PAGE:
Saturday, June 30, 2012

The Sting of Pneumonia

WPA poster, 1936/1937 (c/o Wikipedia)
Last February I had a very bad flu with temperature reaching 39 to 40 degrees Celsius. I thought that it was just a common cold and cough so I just took simple over the counter medicines we see on TV commercials. However, to my dismay, they did not give relief.

When my fever died down, I thought I was getting well although the cough persisted and the phlegm seemed to accumulate more and deeper inside my chest. I just thought that it would go away soon.

February 18 was an important day because we would be having a musical play in church, which I wrote. Some of the songs were my composition too and our band would be doing the songs live so I could never skip that event!

The event was a success. However, right after the event, perhaps my adrenalin had somehow died down, I began to feel sick. The cough worsen and I began to have difficulty in breathing. Our pastor and some of the church elders who were still there that night decided to rush me to the nearest hospital. While in the emergency room, I learned from the doctor that I was showing signs of pneumonia infection.

I was confined for 2 days in the hospital and they gave me intravenous antibiotic to fight the infection. Medications continued at home with oral antibiotics, nebulizer and oral expectorant. The cough was so hard that I could not sleep. It seemed to worsen whenever I lie flat on my back.

A few weeks after, I recovered from the illness and in a matter of days, I went back to my usual routine. Again to my shock, after a two to three weeks, I was down with fever again. When I went to my doctor for check up, he said that I had pneumonitis again. It was twice in just two months time! My doctor gave me oral antibiotic, which is stronger than the previous one, antihistamine, liquid expectorant and nebulizer.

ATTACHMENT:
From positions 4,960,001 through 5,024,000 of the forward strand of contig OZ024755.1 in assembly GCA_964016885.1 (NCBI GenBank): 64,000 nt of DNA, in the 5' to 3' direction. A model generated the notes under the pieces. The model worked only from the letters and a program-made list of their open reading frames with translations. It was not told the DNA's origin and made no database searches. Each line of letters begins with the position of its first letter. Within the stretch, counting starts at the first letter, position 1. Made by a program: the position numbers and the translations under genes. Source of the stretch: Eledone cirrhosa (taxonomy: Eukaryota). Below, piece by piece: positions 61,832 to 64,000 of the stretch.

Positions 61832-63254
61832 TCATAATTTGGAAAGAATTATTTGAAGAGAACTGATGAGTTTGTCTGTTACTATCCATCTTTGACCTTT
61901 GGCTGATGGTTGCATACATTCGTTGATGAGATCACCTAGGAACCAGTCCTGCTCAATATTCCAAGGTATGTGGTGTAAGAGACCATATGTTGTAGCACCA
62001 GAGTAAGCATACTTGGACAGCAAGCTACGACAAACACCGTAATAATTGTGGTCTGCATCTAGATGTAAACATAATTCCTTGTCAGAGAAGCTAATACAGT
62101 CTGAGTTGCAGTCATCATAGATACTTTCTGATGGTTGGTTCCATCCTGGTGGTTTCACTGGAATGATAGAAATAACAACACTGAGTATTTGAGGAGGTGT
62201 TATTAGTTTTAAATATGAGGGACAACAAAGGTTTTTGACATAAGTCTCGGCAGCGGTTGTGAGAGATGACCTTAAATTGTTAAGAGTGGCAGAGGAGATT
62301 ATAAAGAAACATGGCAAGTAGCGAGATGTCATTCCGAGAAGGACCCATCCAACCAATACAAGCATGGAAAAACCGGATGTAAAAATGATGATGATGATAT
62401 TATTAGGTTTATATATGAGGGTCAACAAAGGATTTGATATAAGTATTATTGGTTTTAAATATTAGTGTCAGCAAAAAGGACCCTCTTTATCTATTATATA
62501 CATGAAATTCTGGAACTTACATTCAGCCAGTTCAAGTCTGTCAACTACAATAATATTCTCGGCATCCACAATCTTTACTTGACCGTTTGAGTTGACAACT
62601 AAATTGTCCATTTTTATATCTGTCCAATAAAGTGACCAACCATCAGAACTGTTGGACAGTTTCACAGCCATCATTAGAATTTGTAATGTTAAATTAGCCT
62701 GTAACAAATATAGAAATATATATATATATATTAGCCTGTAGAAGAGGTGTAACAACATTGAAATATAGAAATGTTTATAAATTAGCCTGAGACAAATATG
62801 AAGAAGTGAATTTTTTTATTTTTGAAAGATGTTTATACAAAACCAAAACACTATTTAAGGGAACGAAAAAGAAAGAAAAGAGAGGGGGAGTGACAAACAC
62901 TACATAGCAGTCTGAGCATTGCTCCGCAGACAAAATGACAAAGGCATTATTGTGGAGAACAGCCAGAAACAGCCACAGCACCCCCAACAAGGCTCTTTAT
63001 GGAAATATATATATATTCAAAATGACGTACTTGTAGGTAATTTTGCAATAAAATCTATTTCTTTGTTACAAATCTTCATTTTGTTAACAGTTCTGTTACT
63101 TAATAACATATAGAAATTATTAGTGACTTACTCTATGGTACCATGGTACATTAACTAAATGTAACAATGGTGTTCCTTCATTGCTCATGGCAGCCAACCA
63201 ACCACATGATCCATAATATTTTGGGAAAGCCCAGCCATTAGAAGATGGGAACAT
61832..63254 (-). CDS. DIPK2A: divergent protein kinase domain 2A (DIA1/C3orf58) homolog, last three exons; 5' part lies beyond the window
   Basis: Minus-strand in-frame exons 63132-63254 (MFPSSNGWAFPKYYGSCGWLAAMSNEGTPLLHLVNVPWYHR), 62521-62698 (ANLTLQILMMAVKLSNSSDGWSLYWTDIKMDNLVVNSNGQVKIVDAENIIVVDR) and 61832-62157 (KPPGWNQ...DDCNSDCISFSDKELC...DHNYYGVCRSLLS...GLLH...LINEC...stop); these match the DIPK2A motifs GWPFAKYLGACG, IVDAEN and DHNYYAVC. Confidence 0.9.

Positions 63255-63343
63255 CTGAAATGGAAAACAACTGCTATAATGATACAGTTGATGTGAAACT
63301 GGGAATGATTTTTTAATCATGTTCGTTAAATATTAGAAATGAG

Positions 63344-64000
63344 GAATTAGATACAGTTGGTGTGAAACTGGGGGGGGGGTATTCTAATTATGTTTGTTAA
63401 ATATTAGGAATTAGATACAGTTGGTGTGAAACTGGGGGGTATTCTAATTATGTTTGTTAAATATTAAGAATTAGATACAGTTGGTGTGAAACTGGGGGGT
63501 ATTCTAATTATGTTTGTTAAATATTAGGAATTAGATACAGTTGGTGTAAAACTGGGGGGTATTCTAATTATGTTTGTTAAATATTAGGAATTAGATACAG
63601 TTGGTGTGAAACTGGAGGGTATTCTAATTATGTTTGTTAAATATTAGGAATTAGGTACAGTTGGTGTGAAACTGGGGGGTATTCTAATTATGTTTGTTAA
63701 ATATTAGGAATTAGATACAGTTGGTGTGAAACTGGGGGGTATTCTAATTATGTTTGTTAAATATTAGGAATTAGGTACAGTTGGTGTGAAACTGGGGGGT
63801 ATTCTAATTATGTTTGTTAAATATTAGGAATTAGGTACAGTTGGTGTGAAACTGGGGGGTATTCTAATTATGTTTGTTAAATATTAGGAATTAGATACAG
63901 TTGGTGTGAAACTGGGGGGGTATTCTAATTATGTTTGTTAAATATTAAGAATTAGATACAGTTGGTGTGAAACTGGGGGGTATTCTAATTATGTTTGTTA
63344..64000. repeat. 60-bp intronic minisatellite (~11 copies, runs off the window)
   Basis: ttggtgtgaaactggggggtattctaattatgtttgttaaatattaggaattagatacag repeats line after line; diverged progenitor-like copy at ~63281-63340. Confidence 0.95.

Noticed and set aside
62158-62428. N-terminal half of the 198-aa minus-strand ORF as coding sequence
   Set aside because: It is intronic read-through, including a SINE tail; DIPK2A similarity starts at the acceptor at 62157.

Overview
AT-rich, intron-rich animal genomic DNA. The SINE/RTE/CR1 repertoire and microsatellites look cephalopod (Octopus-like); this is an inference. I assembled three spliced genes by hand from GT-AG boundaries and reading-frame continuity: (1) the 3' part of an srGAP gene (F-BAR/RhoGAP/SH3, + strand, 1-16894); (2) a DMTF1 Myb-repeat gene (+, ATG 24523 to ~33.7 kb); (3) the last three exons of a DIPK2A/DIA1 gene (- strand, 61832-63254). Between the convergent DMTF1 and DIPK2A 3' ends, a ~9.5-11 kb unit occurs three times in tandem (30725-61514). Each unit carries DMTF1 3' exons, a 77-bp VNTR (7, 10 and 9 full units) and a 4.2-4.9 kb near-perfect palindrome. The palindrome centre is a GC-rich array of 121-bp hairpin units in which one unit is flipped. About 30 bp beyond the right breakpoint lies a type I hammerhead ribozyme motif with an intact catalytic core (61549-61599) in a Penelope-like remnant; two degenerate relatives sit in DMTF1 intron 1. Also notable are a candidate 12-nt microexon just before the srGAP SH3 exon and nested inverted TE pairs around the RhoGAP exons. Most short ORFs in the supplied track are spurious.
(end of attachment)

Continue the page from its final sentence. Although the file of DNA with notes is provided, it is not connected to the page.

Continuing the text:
The saddest part, my Mom also had pneumonia at the same time and she was hospitalized. I might have transmitted it to her so we had to take medication together. She was confined for two days and received intravenous antibiotic. Thank God she recovered fast.

I realized that pneumonia is vicious and must not be undermined.

Friday, April 20, 2012

Can We Prevent Birth Defects?

This handout photograph released by the National Institute of Child Health (NICH) on April 16, 2012, shows a newly-born child with six legs as he lies in an Intensive Care Unit (ICU) ward at a hospital in Karachi. Doctors in Pakistan are fighting to save the life of a baby boy born with six legs because of a rare genetic condition, hospital officials said.AFP PHOTO/NATIONAL INSTITUTE OF CHILD HEALTH (c/o Yahoo!News)

There are bizarre circumstances in life that are hard to explain and understand like birth defects.

When I have seen in Yahoo News this photo of an infant in Pakistan who has been born with six legs, I have felt a sense of sorrow for his condition. Doctors are currently working to find a way to resolve the infant’s physical abnormality through surgery. I do pray that the doctors succeed with the operation so that the baby may have a chance to lead a normal life.